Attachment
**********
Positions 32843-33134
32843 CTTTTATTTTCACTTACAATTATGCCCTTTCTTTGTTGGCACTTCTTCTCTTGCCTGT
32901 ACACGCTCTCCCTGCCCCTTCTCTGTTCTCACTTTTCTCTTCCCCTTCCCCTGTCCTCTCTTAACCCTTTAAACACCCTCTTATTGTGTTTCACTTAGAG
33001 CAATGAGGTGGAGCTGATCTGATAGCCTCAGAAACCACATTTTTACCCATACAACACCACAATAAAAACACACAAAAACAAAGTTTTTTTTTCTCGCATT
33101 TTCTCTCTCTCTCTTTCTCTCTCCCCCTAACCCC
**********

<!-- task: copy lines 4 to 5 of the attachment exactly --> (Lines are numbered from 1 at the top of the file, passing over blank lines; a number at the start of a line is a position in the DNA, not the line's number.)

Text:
33001 CAATGAGGTGGAGCTGATCTGATAGCCTCAGAAACCACATTTTTACCCATACAACACCACAATAAAAACACACAAAAACAAAGTTTTTTTTTCTCGCATT
33101 TTCTCTCTCTCTCTTTCTCTCTCCCCCTAACCCC